• Outcome: parents convicted in separate trials; on Oct. 6 sentenced to 10 years probation plus (delayed pending appeal) 6 months in jail in 30-day increments over the next 6 years (could have been 25 years).


Summing up
Summing Up Requirements

  • Growing prominence of New Age belief systems and Internet-based faith communities.

  • Confusion created by religious exemptions.

  • Juror difficulty in applying criminal laws to parents perceived as well-intentioned and caring.

  • Issue of deterrence, especially in relation to sentencing.


Freedom of speech and physicians prescribing habits
Freedom of Speech and Physicians’ Prescribing Habits Requirements

Erin A. Egan, MD, JD

University of Colorado Denver

Loyola University Neiswanger Institute for Bioethics and Health Policy


Issue
Issue Requirements

  • Can a state ban sale of physicians’ prescribing information?

  • Why would they want to?

    • Physician prescribing information is collected from a variety of sources, most notably pharmacies, and compared with the AMA physician Masterfile to create a prescribing profile for individual physicians


Why buy sell information
Why Buy/Sell Information Requirements

  • Big business- 1.75 billion in 2006

  • Data can be tied to individual physicians or grouped by region or demographics

  • Physician pharmaceutical detailing- a huge investment- can be tailored to physicians

  • Can reinforce current prescribing habits, can try to influence changes in prescribing practices.


Where s the money
Where’s the Money? Requirements

  • Decreasing access to physicians

  • “The Unbranded Doctor”

  • “Project Prescription”

  • Reps being banned from academic campuses

  • Providers increasingly unwilling to speak with detailers/reps

  • The coercive (malignant?) relationship between physicians and pharmaceutical companies


Commercial speech
Commercial Speech Requirements

  • Not all speech is free speech

  • Commercial speech is free speech

  • Commercial speech is protected under the constitution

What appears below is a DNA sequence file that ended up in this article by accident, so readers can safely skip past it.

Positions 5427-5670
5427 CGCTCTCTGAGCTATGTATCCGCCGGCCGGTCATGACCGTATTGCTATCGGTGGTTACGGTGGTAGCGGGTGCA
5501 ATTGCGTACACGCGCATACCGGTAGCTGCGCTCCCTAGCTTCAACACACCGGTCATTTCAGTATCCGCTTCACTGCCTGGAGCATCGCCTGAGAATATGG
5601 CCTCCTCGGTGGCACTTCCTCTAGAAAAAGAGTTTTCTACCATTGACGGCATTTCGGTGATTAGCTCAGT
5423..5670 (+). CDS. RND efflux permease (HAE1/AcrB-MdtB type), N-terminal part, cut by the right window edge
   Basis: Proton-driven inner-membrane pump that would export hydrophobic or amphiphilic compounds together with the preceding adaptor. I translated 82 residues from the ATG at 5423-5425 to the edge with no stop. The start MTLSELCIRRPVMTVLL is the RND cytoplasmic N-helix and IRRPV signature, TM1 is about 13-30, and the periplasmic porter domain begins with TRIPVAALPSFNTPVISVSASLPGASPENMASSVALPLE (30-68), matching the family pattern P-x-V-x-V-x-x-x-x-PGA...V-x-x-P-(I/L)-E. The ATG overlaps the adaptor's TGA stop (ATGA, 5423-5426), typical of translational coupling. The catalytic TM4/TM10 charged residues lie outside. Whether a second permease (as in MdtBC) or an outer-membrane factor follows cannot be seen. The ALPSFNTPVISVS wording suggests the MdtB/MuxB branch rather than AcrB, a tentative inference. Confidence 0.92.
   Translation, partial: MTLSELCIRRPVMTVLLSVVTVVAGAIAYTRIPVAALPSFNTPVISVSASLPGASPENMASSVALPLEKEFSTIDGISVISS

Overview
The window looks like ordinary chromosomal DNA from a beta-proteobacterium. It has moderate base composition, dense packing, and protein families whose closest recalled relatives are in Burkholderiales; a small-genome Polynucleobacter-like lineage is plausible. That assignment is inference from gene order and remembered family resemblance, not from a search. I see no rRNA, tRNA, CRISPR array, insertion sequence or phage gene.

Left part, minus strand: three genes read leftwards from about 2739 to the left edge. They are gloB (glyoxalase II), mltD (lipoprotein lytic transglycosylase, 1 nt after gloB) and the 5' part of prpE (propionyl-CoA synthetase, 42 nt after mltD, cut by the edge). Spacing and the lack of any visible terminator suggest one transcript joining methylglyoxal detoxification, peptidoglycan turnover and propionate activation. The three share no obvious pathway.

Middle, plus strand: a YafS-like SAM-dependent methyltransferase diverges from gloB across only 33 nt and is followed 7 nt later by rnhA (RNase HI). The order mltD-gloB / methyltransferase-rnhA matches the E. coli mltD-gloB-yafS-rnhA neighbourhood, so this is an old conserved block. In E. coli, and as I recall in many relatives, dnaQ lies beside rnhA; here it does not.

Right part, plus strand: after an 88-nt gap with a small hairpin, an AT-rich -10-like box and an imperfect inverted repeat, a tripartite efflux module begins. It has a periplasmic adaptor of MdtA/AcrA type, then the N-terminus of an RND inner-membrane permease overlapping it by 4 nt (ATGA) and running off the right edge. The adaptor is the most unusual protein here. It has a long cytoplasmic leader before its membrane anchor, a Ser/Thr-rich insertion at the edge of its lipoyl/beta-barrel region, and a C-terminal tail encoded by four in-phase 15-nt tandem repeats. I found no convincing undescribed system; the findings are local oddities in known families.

• So what is commercial speech

  • Precedents


Challenges to free speech in the medical arena
Challenges to Free Speech in the Medical Arena Requirements

  • Tobacco and alcohol advertising bans

  • Direct to consumer marketing regulation

  • Dietary supplement labeling and marketing

  • Result- ban cannot be placed on commercial speech. Commercial speech is protected as long as it is accurate (disclaimer caveat for supplements)


Precedents
Precedents Requirements

  • Wouldn't be a legal talk without them

  • The Central Hudson Test

    • Central Hudson Gas and Electric Corp v. Public Service Commission 447 U.S. 557 (1980)

      • Commercial speech cannot be restricted unless the Government can show

        • The speech is false, misleading, or regards illegal activity

        • Regulation supports a valid public interest and no other means is sufficient


Other cases
Other Cases Requirements

  • Bigelow v. Virginia- since abortion is legal in New York, Virginia cannot stop newspapers advertising the service

  • Virginia State Board of Pharmacy v Virginia Citizens Consumer Council- the state cannot stop pharmacies from advertising drug prices.

  • Other cases- state/ government cannot ban direct to consumer advertising, unlimited restrictions cannot be placed on tobacco and alcohol advertising.